She wept as she climbed the hill, clutching her dead babe in her arms.
For the first part of her climb, she was only Angharad the mother, grieving for the stillbirth of the first child she had managed to carry to term. She remembered the crooked arms and legs, the webs between the fingers, the odd, squashed look of the face. If the child had lived, it would have been a horror—but it would have been hers. She couldn’t bring herself to look at the child, but she clung to it, even so.
She wondered if the babies she had lost in the past—those she hadn’t been able to bring to term—would have been as misshapen as this one. Perhaps they were even more so? That thought brought her some peace, strangely enough. If her children were too malformed to survive long enough to be born, then it was better they not live.
And this child? She thought, her tears slackening. Is this child better off dead?
She held on to those questions as she picked her way up the hill for a few moments. Her tears dried on her cheeks and she was able to see the way. Her eyes cleared just in time for her to pay attention as she walked over a pebble-strewn area on the side of the hill. She held the child closer to her breast as she picked her way among the rocks for just a moment, concentrating on the placement of her feet in order to keep herself from falling. But she found the pressure on her swollen breasts was intolerable and she dropped the child down a little bit so she was holding it against her stomach instead of her breast.
The trouble with thinking this malformed child was better off dead, though, she decided—once she had climbed past the pebbles, and she had attention to spare for thinking—was that she would have no more chances to carry Emrys’ babies. Because Emrys was dead, too. And, with that thought, she became Angharad the widow.
She remembered the night she had told him she was pregnant. It had been the night before he left to fight for the High King. She had known she was pregnant for a couple of months, but she hadn’t told Emrys about it. She hadn’t wanted him to be disappointed if she didn’t manage to carry the child to term—as she hadn’t for any of the other five children she had carried.
But on that night, before Emrys left for however long it would take the High King to chase off the invaders, Angharad had decided she would tell him. She was already farther along than she had ever managed to keep a child before. She wasn’t positive she could bring this child to term, but she couldn’t allow him to leave without knowing. So she told him.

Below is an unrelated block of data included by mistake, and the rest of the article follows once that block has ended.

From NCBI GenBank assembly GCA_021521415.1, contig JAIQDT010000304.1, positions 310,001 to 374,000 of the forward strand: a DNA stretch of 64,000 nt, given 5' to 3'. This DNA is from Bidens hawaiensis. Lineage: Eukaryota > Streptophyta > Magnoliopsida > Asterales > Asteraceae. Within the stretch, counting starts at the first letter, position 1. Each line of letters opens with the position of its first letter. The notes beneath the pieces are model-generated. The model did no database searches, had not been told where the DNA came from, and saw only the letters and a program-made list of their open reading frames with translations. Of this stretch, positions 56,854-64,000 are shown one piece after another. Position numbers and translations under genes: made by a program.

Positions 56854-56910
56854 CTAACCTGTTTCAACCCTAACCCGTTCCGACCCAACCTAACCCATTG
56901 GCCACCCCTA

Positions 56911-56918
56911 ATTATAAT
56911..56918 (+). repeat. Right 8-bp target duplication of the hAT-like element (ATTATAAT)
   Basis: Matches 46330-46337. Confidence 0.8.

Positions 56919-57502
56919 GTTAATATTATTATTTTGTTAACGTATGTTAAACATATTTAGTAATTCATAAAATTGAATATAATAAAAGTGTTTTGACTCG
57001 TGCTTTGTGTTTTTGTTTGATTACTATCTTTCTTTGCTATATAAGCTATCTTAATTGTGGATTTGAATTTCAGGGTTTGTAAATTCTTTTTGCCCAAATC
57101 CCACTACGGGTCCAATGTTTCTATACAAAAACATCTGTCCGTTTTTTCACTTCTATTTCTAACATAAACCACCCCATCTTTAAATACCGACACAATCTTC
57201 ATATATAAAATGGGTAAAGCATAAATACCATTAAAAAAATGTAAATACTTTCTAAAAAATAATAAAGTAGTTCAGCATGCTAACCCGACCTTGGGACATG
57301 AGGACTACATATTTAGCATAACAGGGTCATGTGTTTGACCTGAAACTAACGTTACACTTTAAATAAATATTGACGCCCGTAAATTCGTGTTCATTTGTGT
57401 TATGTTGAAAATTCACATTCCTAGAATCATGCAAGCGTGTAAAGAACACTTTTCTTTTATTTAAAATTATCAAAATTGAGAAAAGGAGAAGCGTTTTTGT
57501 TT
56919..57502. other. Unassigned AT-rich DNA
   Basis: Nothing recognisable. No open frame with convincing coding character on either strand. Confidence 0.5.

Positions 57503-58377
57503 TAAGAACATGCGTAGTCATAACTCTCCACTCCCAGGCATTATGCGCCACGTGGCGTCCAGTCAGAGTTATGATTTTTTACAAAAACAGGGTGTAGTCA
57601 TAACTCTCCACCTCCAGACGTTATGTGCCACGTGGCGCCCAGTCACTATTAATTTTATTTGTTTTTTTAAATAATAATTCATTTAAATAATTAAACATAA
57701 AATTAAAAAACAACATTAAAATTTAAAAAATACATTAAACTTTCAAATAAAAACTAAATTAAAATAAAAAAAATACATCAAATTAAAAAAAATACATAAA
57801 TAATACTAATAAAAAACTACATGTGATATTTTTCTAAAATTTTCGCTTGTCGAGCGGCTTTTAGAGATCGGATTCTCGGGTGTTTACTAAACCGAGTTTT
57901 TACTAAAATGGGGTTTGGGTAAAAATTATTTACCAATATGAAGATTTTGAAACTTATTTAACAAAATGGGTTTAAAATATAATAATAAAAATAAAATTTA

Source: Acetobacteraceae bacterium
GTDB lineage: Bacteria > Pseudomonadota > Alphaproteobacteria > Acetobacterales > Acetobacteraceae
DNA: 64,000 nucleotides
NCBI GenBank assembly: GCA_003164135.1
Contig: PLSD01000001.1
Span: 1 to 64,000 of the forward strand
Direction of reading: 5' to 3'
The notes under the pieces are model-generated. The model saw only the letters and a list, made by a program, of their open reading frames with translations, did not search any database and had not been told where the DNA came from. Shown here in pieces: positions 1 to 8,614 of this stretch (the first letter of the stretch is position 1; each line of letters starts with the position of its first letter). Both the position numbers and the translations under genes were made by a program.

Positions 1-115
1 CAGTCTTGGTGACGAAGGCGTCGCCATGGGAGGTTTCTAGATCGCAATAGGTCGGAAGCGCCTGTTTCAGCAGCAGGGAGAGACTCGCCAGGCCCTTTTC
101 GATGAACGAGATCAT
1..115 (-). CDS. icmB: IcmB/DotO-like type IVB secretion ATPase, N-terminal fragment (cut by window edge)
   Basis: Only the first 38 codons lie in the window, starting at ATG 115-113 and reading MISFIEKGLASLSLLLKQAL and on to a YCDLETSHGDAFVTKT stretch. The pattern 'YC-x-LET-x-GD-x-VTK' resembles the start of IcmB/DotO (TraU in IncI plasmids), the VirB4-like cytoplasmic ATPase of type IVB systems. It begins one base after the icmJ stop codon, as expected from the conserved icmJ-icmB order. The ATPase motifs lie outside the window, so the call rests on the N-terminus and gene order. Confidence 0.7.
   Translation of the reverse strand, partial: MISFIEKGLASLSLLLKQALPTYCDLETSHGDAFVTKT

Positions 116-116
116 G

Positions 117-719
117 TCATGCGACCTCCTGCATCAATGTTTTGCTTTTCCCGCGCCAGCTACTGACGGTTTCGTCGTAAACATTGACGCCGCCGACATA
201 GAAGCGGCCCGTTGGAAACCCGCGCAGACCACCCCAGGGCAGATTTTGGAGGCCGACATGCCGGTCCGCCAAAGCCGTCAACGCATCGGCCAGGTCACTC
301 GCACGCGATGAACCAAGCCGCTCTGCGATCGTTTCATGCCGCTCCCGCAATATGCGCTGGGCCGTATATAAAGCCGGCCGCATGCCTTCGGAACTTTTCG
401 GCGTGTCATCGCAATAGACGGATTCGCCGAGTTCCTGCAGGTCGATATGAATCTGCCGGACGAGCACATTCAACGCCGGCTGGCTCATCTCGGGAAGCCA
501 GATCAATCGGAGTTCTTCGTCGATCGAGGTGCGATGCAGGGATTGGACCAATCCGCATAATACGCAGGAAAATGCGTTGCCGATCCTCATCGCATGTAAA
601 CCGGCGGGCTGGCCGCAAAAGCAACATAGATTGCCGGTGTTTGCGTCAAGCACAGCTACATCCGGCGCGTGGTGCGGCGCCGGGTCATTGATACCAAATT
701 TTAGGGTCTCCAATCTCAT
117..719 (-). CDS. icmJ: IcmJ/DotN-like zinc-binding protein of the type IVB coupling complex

Hope warred with despair on his round face after she told him. He sat, silent, expressionless, just looking at her for a moment. Then his slow smile came out, lighting up his face. He didn’t seem able to speak, but he took her hands in his own larger ones and brought them up to his lips. He made love to her very gently and thoroughly that night, and that was the last night she had seen him. The next day, he was gone to the High King.
And yesterday a messenger had come to the village, to tell them of the dead.
I should have expected it, she told herself. How often had she seen the women of her village go into labor when they received bad news? Too often. She should have been prepared—she should not have insisted on going home alone. Perhaps, if she had had help, the child would not have died. Perhaps she would now be giving thanks to the Lady for giving her a living child, instead of taking her dead child to place in the barrow.
But then she remembered the twisted limbs and she sighed. This child would not have survived, even if someone had been there to help her. This child could not have grown up to be a credit to Emrys—or to the Lady. She would have been forced to take a living child up to the barrow and leave it there.
She transitioned slowly into Angharad the Druid as she continued to climb.
“Lady,” she prayed as she walked. “If it is your will that I shall be childless, then so be it. I live at your will.” She stopped climbing for a moment, breathing deeply, clutching her child closer to her breast. She had thought her prayer was done, but she couldn’t help adding, “But I would have liked to teach my daughter all of the wisdom that I learned from my mother and what I have discovered from watching your world.”
She thought that sounded bitter, and she tried to take it back—or to add something else that would have made it sound less petulant. She couldn’t think of anything to add, though—and taking it back would have been less than honest. She only hoped that the Lady would understand. She started climbing once again.